Shooting The Bicycle City – A DSLR documentary by Greg Sucharew and Frank Trotta

The Bicycle City. Trailer from Greg Sucharew on Vimeo.

Shooting from a truck on the T2i and Panasonic HPX-170

Last summer we traveled to Nicaragua to shoot the footage for what will soon be a feature-length documentary about the remarkable town of Rivas. We had almost no budget, were filming in a foreign country, and two of the three of us didn’t speak the language. But the more we heard about Rivas, the more we wanted to share its story with the world.

Nicaragua is a nation that endured many long years of military dictatorship before it erupted in a bloody civil war. When the smoke cleared, civil infrastructure and economic opportunity were casualties of the fighting. For the common Nicaraguan, employment was scarce and the capital to start a business nonexistent.

That began to change in the early 1990s, after a returned Peace Corps volunteer from New Jersey decided he would collect used bicycles in America and ship them to impoverished areas overseas as a form of economic aid. He founded a nonprofit organization, Pedals for Progress (www.p4p.org), and the Nicaraguan town of Rivas became one of the main recipients of his bikes. Today, after two decades of receiving bicycles, Rivas has a vibrant marketplace. People are able to find employment, get to work and school, and the community is more cohesive—all due to the mobility citizens gained by having two wheels to ride on.

Xiomara and her kids on her bike

Because Nicaragua is still one of the poorest countries in the Western hemisphere, we needed to choose our gear carefully. We knew professional film and video equipment would be unavailable locally so we had to bring in everything we would need, including back-ups and replacements. A number of factors dictated what we required: budget, the small size of our crew, durability, and the necessary mobility to allow us to follow Nicaraguans as they rode their bikes about town.

We decided on bringing two cameras, the Panasonic HPX-170, and the Canon T2i. The 170 offered us the benefits of the traditional video camera – high quality sound, ease of use, and stability. The T2i gave us a DSLR’s ability to change lenses based on shifting shooting environments/objectives, a compact lightweight body, high-resolution video, and the capability to capture still images that made it perfect for time-lapse photography.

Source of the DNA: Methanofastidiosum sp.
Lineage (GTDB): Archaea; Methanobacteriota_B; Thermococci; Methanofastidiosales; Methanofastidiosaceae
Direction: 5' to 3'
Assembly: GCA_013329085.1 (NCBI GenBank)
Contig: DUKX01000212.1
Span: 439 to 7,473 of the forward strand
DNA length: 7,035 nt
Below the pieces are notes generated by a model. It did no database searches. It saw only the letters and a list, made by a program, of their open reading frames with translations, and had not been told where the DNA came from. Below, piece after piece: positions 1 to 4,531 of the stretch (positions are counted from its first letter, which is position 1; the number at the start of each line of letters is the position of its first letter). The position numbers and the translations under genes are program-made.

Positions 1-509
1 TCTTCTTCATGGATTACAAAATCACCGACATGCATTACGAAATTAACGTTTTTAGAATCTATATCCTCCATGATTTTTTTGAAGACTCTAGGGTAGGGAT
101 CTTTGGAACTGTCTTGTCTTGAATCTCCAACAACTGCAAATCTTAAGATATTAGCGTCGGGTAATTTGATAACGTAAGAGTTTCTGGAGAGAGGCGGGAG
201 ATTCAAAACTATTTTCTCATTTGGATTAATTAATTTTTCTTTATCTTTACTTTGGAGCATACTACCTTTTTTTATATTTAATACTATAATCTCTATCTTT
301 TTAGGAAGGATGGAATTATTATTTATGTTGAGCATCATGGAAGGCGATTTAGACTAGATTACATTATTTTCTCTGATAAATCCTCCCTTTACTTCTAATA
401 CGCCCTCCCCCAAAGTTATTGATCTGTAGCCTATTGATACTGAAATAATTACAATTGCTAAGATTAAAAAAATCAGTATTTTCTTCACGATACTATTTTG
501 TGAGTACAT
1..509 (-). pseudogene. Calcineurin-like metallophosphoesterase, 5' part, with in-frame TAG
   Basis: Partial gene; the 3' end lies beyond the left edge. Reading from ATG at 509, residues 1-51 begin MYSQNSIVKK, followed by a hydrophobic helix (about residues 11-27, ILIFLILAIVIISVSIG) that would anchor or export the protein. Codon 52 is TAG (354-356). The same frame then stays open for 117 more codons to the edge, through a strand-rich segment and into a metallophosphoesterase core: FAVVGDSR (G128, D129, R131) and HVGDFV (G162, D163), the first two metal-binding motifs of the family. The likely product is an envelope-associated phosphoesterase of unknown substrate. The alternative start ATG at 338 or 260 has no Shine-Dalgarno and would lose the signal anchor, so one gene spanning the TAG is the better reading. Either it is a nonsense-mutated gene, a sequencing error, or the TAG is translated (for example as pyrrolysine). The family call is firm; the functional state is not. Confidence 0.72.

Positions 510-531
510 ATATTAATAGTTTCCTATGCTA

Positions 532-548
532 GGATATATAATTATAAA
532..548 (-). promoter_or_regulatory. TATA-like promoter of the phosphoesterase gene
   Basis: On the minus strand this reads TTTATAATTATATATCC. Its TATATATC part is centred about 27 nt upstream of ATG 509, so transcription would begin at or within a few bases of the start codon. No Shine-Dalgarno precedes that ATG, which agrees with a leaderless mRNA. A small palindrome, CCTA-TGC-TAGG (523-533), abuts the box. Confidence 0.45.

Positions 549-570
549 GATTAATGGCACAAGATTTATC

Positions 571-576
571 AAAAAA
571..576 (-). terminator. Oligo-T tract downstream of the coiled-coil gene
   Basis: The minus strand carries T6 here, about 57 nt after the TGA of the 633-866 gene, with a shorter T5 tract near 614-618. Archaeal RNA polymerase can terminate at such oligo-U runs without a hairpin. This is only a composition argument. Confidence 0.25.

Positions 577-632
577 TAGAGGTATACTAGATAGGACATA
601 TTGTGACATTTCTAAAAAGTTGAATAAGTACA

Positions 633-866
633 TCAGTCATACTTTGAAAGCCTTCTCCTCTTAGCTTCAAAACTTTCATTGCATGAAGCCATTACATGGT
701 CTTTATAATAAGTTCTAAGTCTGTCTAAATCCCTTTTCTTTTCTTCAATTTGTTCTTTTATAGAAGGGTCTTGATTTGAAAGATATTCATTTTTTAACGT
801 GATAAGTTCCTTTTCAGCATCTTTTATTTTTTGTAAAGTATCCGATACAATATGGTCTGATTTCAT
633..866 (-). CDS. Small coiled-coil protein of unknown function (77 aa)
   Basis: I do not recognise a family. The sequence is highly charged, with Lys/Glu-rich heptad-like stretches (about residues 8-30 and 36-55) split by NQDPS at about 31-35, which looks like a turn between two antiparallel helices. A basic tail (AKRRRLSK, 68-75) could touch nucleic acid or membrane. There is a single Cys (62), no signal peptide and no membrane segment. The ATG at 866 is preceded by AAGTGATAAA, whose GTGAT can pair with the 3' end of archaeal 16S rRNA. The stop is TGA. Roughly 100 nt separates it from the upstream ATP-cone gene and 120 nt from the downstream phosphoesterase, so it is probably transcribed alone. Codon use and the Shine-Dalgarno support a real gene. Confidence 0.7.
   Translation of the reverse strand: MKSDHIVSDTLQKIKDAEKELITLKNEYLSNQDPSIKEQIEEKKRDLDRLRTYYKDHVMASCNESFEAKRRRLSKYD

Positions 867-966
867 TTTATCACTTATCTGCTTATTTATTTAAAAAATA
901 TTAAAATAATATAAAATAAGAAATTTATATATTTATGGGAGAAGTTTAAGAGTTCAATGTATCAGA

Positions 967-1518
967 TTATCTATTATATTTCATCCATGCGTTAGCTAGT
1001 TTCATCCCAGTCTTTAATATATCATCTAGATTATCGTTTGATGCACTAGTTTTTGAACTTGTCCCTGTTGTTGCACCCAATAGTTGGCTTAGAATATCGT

While we were almost constantly rolling on both cameras in run-and-gun situations, we chose to lean more heavily on the T2i when possible. Because it gave us more flexibility and a better image than the 170, it was our primary camera for shooting interviews (sound went to the 170), b-roll, and low-light scenes. But it also caused us the most headaches, although some of them could perhaps have been avoided with some better planning on our part.

Frank out filming with the T2i and screen hood

Our issues with the T2i essentially came down to three things: overheating, an inability to accurately monitor exposure, and an inability to view the LCD screen while shooting from overhead or down low. Overheating, given the relatively high ambient temperatures of Central America, was a constant threat. Often we didn’t have the luxury of turning off the camera when the warning light prompted us. If we’d had the budget, a spare body would have been a great addition to our arsenal. We were frequently forced to wait until the camera shut down from overheating. As you can imagine, this involved a lot of SD card/battery removal, and a lot of lung-power to expedite the cooling process. Overheating occurred mostly during extended interview sessions and the longer bicycle-follows through the streets of Rivas (shot from the seat of a bike taxi).